Now after saying all that nice stuff about Fetterman, let’s come back to reality. November is going to be about one thing and one thing only: a referendum on Biden’s performance. Right now, Biden’s approval rating in Pennsylvania is around 40% and gas prices are approaching $5 per gallon. If that doesn’t change and change a lot between now and Election Day, Republicans can take a homeless guy off the street and he will easily win the race. Period, end of discussion.
Elliott: Corry, what the heck is going on with your side of the aisle there? I’m sincerely surprised how close it is.
Bliss: If I’m being honest, I have no idea what’s going to happen in Pennsylvania. All joking aside, Trump’s endorsement is still the most important factor in a Republican primary election. I see primary polling data in states and districts across the country and across the board, Trump’s favorability with Republicans is somewhere in the low 80s. Candidates, campaigns, and resources matter, but all those other factors being equal, if you have the Trump endorsement—and the money to let people know that—you should win.
Elliott: We just watched Biden head off to Asia for his first trip, a visit with incredibly high stakes but very little sizzle with the stateside electorate. Is there any way for this to help the President reset his undeniably bad polling position?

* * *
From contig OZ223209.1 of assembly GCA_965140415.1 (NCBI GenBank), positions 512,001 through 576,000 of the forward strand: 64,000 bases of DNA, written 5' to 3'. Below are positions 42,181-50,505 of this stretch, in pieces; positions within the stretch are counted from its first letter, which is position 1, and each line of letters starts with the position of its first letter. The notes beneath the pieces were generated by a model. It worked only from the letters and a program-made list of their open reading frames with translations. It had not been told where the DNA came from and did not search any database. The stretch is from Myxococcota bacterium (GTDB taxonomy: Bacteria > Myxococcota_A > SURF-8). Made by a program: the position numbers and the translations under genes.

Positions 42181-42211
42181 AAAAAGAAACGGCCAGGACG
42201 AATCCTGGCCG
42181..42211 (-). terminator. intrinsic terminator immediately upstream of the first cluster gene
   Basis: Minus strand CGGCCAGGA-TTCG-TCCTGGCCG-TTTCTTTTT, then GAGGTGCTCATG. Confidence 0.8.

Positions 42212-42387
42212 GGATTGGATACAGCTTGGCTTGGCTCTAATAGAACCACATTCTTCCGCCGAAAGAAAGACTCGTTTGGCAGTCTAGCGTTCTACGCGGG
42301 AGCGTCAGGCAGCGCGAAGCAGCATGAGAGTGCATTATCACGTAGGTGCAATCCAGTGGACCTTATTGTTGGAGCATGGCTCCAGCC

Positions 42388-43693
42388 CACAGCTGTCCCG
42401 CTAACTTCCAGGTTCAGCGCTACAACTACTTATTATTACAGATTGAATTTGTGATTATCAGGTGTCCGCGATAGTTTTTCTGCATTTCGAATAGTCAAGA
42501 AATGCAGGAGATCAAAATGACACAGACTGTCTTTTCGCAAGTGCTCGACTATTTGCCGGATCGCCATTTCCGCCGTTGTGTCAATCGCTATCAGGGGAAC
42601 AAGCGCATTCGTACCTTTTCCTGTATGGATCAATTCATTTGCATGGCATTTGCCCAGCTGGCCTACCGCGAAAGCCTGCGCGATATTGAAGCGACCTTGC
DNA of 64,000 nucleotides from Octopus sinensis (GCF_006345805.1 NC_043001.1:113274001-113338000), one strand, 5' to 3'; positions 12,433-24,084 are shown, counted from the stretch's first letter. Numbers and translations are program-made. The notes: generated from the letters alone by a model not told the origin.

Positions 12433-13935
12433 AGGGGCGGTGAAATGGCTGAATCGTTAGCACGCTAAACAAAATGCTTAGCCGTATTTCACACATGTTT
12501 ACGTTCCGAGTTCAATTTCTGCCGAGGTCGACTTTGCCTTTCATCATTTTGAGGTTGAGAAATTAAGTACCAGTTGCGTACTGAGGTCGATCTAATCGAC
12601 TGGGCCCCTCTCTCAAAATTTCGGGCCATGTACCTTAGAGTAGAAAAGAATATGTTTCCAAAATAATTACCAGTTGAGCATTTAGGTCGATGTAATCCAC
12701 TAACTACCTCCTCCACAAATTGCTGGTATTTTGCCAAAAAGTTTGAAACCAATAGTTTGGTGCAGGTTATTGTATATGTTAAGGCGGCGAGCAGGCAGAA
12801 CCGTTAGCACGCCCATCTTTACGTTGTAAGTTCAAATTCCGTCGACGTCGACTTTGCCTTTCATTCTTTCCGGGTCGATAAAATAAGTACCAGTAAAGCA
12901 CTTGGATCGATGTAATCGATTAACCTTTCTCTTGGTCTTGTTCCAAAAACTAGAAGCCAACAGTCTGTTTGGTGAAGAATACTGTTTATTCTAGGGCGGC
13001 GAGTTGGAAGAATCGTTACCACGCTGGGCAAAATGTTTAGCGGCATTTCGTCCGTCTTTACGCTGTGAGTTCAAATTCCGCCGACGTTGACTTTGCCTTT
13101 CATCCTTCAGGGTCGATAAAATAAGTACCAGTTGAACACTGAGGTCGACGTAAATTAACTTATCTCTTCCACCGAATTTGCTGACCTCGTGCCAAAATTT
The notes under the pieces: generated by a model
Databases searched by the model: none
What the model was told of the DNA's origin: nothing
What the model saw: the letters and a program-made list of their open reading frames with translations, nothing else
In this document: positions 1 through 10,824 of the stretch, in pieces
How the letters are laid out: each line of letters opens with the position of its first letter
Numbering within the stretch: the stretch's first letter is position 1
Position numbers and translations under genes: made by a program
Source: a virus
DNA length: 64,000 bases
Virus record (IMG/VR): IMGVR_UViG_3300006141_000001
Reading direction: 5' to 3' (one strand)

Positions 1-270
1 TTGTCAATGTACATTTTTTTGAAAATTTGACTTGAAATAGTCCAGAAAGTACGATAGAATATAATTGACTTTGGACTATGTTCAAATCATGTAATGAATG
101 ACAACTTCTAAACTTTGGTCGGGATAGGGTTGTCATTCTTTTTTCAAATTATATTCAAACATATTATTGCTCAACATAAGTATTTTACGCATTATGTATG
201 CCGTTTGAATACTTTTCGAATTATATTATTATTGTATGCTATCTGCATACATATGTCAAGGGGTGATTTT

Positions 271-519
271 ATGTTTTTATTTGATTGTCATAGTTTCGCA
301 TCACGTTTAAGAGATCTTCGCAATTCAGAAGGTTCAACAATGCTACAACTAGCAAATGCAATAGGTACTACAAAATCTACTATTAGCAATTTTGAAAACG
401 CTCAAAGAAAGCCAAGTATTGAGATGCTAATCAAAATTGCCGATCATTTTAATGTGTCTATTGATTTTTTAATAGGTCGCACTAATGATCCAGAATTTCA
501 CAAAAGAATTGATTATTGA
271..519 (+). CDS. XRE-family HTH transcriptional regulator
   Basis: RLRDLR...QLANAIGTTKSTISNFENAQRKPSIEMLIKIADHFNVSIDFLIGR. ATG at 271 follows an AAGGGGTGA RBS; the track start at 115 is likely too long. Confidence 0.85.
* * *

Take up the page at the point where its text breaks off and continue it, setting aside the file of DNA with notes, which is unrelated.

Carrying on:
Bliss: Having him out of the country will probably improve his numbers! Tell me the price of gas in November and I will tell you everything you need to know. Nothing else matters.
Elliott: You both know intra-party politics—especially at committees. What is going to happen with Rep. Sean Patrick Maloney? I saw AOC wants him to step down as chair of the House Democrats’ campaign committee if he runs for another term in a district already with an incumbent. (Which is interesting given AOC doesn’t pay D-Trip dues in the first place…)
Rosen: New York is a hot, hot mess. After watching two redistricting cycles by an independent commission in California, I am a huge advocate. We got the competitive House seats without the high stakes drama of New York, even while losing a district.
Maloney rushed to decide and now is in so much hot water with his caucus. AOC is saying what I think a lot of members are thinking. I’d give anything to be in those rooms listening to the tea. It won’t be pretty.
The Sherman/Berman race was a high-stakes drama in 2012, but you’ve now got multiple incumbent Democrat-on-incumbent Democrat races in New York, an area saturated with reporters. And it’s going to be a massive distraction from the real problems of the fundamentals compounded by thin resumes to run on from this Congress.
Elliott: Thanks much for your time on this. I’m glad we were able to do this.